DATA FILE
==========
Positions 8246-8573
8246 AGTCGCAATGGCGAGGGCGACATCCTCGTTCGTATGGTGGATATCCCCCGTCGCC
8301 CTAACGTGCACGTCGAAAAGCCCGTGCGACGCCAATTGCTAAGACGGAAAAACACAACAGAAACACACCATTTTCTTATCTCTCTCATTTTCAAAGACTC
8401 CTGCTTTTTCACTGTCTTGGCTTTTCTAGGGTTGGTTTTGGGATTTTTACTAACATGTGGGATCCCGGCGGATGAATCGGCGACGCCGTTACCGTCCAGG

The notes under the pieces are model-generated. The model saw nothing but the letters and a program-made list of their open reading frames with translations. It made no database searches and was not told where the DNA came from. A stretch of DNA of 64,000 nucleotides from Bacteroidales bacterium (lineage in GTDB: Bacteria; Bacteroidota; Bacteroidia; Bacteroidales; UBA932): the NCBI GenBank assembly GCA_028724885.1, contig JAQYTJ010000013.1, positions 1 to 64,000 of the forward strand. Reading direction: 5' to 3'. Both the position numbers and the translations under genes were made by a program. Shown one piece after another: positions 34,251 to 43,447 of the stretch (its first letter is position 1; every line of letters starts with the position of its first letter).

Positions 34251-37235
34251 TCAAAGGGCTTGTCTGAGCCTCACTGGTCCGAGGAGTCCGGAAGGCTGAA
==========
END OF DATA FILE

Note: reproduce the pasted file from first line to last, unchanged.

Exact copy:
Positions 8246-8573
8246 AGTCGCAATGGCGAGGGCGACATCCTCGTTCGTATGGTGGATATCCCCCGTCGCC
8301 CTAACGTGCACGTCGAAAAGCCCGTGCGACGCCAATTGCTAAGACGGAAAAACACAACAGAAACACACCATTTTCTTATCTCTCTCATTTTCAAAGACTC
8401 CTGCTTTTTCACTGTCTTGGCTTTTCTAGGGTTGGTTTTGGGATTTTTACTAACATGTGGGATCCCGGCGGATGAATCGGCGACGCCGTTACCGTCCAGG

The notes under the pieces are model-generated. The model saw nothing but the letters and a program-made list of their open reading frames with translations. It made no database searches and was not told where the DNA came from. A stretch of DNA of 64,000 nucleotides from Bacteroidales bacterium (lineage in GTDB: Bacteria; Bacteroidota; Bacteroidia; Bacteroidales; UBA932): the NCBI GenBank assembly GCA_028724885.1, contig JAQYTJ010000013.1, positions 1 to 64,000 of the forward strand. Reading direction: 5' to 3'. Both the position numbers and the translations under genes were made by a program. Shown one piece after another: positions 34,251 to 43,447 of the stretch (its first letter is position 1; every line of letters starts with the position of its first letter).

Positions 34251-37235
34251 TCAAAGGGCTTGTCTGAGCCTCACTGGTCCGAGGAGTCCGGAAGGCTGAA